Starting business in Mauritius Starting business in Mauritius may seem like a very good idea but without the proper guidance, it can be very difficult. The task becomes even more difficult when one has to do it in a foreign country. More often than not, foreign investors, especially individuals struggle with the concept of setting up a business. In a country like Mauritius where foreign investment is little, this can be a challenging task.
It provides a framework that allows any businesses to start operations on the basis of self-adherence to comprehensive and clear guidelines. It also aims at facilitating entry of foreign investors, as well as attracting foreign talents, know-how, ideas and technology.
New small enterprises can start their business activities within two hours from the time of application for a business permit.
Setting up an enterprise in Mauritius 1. Choice of the business structure: The Companies Act provides for several types of companies: Company limited by shares A company formed on the principle of having the liability of its shareholders limited by its constitution to any amount unpaid on the shares respectively held by the shareholder.
Company limited by guarantee A company formed on the principle smeda business plan mauritius police having the liability of its Members limited by its constitution to such amount as the Members may respectively undertake to contribute to the assets of the company in the event of its being wound up.
Company limited by shares and guarantee A company formed on the principle of having the liability of its Members who are shareholders, limited to the amount unpaid, if any, on the shares respectively held by them; and who have given a guarantee, limited to the respectively amount they have undertaken to contribute, from time to time, and in the event of it being wound up; An unlimited company A company formed on the principle of having no limit placed on the liability of its shareholders Limited Life Company Categories of companies under the Company Act A company may either be public or private.
Public company A public company may offer to sell its shares to the public. A public company may have more than 25 shareholders. Private company Must have not more that 25 shareholders. Cannot make offers to the public to subscribe for its shares.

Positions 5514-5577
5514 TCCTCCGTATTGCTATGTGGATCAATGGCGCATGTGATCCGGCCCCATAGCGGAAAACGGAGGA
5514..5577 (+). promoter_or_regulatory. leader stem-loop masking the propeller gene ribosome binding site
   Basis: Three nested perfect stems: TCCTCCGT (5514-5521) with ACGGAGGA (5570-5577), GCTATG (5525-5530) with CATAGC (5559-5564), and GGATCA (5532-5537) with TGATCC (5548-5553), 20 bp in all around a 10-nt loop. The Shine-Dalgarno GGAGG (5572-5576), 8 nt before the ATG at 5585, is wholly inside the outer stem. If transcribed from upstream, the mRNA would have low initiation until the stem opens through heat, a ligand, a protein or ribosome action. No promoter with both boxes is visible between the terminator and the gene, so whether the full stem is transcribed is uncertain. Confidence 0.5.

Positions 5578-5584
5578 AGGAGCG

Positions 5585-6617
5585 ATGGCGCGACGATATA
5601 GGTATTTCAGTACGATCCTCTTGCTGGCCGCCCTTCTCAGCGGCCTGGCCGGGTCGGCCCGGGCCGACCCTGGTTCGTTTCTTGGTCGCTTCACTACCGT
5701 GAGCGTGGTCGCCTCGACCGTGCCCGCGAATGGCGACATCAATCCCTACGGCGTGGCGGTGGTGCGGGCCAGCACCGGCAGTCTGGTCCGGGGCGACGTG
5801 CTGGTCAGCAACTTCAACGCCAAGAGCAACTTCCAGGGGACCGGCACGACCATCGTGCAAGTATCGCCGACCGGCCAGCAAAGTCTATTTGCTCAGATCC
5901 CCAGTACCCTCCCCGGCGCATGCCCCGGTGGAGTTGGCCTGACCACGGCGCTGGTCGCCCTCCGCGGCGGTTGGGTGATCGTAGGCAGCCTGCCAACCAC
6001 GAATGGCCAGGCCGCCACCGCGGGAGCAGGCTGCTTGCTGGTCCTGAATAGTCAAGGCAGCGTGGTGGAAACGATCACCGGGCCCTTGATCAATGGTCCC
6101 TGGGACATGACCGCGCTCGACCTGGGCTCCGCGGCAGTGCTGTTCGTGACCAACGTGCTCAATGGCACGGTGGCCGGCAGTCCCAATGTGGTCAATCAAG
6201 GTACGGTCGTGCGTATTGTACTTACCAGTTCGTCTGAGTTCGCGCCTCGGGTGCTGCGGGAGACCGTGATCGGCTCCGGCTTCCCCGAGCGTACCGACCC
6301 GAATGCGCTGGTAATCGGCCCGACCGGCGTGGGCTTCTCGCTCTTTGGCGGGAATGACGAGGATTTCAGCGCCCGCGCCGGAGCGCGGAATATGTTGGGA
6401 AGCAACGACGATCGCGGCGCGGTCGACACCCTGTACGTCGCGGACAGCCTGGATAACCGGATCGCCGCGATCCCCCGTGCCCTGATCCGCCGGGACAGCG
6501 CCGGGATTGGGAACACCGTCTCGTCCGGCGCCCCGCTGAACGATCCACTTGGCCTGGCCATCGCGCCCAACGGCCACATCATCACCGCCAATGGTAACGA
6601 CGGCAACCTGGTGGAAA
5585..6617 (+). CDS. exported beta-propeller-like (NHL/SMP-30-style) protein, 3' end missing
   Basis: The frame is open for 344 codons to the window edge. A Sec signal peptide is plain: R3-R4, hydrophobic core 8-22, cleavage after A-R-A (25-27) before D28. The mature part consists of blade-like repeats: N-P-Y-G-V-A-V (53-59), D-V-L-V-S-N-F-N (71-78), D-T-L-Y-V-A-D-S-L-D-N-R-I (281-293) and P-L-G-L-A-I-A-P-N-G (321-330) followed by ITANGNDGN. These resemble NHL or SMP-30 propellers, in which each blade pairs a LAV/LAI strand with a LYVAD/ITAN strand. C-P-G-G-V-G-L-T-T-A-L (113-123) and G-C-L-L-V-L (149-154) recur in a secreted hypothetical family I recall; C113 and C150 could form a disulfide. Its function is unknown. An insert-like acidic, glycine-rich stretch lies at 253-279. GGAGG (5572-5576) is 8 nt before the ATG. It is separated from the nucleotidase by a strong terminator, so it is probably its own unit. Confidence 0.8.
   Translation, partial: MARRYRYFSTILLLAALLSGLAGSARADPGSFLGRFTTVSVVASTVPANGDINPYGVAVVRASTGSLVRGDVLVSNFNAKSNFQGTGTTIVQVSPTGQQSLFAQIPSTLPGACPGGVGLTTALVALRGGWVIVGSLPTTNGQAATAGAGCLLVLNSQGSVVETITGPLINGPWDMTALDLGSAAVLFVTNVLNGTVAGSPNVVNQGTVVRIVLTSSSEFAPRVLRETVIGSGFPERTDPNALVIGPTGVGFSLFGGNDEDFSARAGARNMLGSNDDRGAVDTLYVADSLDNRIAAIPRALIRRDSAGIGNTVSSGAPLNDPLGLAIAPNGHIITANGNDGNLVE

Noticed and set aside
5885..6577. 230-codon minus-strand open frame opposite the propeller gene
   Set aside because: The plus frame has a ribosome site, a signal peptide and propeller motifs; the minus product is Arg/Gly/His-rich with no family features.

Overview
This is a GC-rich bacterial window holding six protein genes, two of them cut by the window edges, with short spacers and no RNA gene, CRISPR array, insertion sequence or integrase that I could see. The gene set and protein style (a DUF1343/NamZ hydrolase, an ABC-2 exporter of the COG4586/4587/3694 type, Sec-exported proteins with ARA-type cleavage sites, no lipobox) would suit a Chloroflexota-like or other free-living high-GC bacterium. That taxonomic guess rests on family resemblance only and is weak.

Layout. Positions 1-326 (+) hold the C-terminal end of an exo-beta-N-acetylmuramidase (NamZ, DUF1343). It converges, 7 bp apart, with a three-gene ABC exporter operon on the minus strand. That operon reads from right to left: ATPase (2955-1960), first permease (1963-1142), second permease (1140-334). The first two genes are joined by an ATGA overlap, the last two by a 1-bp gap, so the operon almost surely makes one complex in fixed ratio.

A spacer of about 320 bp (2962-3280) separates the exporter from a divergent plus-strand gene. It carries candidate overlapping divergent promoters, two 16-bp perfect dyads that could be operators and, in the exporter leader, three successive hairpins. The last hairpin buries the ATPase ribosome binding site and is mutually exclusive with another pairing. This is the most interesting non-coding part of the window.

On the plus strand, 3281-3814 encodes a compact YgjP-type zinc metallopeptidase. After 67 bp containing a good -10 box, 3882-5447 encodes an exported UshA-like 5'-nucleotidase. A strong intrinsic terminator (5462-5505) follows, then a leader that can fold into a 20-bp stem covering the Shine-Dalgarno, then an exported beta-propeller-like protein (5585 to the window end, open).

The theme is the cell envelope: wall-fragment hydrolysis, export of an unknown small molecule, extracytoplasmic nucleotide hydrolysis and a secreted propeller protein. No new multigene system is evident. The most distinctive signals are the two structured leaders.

May impose restrictions on the transfer of shares. May remove a director by special resolution subject to constitution.
May appoint a director aged over May dispense with the obligation to prepare an annual report by unanimous resolution s.
Small private companies it is one with a turnover of less than 10 million rupees or such other amount as may be prescribed in respect of its last preceding accounting period ; it is not a company holding a Category 1 Global Business Licence Other categories of companies under the Company Act One-person company The Act provides that one person may form a company.
Dormant companies A company shall be considered a dormant company when for any period no significant accounting transaction has occurs in relation to the company. This excludes the issue of shares, payment of bank charges, licences fees and other compliance costs.
The guide to the Company Act can be accessed on:If you are looking for SMEDA Business plans, you are at the right place. The SMEDA, which has been tasked with an advisory role in the implementation of Prime Minister’s Youth Business Loan scheme, has taken the initiative of developing pre-feasibility studies in eight sectors.
Small and Medium Enterprises Development Authority - SMEDA, Premier institution of the Government of Pakistan under Ministry of Industries & Production. SMEDA was established in October to take on the challenge of developing Small & Medium Enterprises (SMEs) in Pakistan. Smeda business plan for boutique.
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3 1 Project Summary In Mauritius, Small and Medium Enterprises (SMEs) have the ability to significantly contribute to economic growth (SMEDA, ). The Mauritius Chamber of Commerce and Industry serves and promotes the interest of the business community. The MCCI is a dynamic actor in the socio-economic development of Mauritius and offers professional services for business operations, trade, import, export, economic perspectives, tax refund, arbitration, mediation and networking.
The Small and Medium Enterprises Development Authority (SMEDA) is a parastatal body under the aegis of the Ministry of Business Enterprises and Cooperatives, which promote and develop entrepreneurship in Mauritius.